Sometimes I feel there is a fine line between being in control of your life and being a “control freak,” and I teeter that line more than I’d like to admit. For the most part, I’m happy to say that I’m not a control freak, no matter what my husband might say!
People having a balanced sense of control of their life definitely understand that the universe can and will throw curve balls at the most inopportune time. They may not like it, but they will adjust to whatever the circumstances and continue to move on. The control freak is likely to have a melt-down, need years of therapy, maybe even medications for anxiety and depression. Many have a martyr-like disposition.
Now, it is only natural to want be in control of your own life, but when you feel you have to have control of everyone else’s life as well, you have a problem. These are the key aspects of a “control freak.” They have a driving need to create your agenda, they insist on controlling all their interactions with you, basically, they have to run the show and call the shots — or else.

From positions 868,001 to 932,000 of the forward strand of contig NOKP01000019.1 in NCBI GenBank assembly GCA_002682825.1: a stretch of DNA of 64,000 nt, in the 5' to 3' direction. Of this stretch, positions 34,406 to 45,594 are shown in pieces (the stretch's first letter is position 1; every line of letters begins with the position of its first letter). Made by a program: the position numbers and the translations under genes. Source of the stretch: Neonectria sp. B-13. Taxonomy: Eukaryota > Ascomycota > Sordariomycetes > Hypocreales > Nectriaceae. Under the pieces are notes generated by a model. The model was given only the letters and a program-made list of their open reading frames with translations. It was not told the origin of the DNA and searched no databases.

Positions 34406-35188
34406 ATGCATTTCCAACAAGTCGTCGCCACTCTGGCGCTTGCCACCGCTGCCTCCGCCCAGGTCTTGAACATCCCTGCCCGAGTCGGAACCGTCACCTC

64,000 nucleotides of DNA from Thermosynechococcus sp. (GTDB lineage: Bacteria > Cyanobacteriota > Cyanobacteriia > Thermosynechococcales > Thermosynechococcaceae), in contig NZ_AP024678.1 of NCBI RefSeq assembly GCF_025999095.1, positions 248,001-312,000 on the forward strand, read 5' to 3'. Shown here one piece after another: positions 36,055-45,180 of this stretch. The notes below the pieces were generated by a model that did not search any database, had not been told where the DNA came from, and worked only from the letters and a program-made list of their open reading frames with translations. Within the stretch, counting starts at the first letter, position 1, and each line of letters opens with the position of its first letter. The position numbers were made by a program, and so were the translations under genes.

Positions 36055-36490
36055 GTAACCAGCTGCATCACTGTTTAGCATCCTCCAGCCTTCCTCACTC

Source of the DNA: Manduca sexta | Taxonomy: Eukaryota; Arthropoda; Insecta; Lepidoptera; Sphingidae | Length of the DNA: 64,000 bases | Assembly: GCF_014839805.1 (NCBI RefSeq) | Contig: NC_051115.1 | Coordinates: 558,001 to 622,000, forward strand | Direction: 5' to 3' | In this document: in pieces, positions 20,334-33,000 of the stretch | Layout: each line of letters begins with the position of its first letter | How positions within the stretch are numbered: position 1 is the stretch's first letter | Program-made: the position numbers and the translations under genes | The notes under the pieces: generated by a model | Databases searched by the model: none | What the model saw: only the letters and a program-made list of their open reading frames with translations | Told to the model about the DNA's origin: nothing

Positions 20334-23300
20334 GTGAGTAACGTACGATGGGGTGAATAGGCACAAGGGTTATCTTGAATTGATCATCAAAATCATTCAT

It has been found that the main need to control is driven by anxiety, though a control freak would never recognize this. Even if they did, they would deny it. At work, they worry about failure. In their relationships, they dread they will not have their needs met, or that they will not be good enough.
In order to keep this anxiety from overwhelming them, they feel the only way to avoid feeling those emotions is to control the people or things around them. They have a harder time than most normal people when it comes to negotiation or compromise, because it would mean they would have to give up some of their control, and it would also imply that they are not perfect, and control freaks hate imperfection. If by now you can’t tell or don’t already know, this can make life difficult, whether you are working with them, living with them, or just plain stuck in a circle involved with them.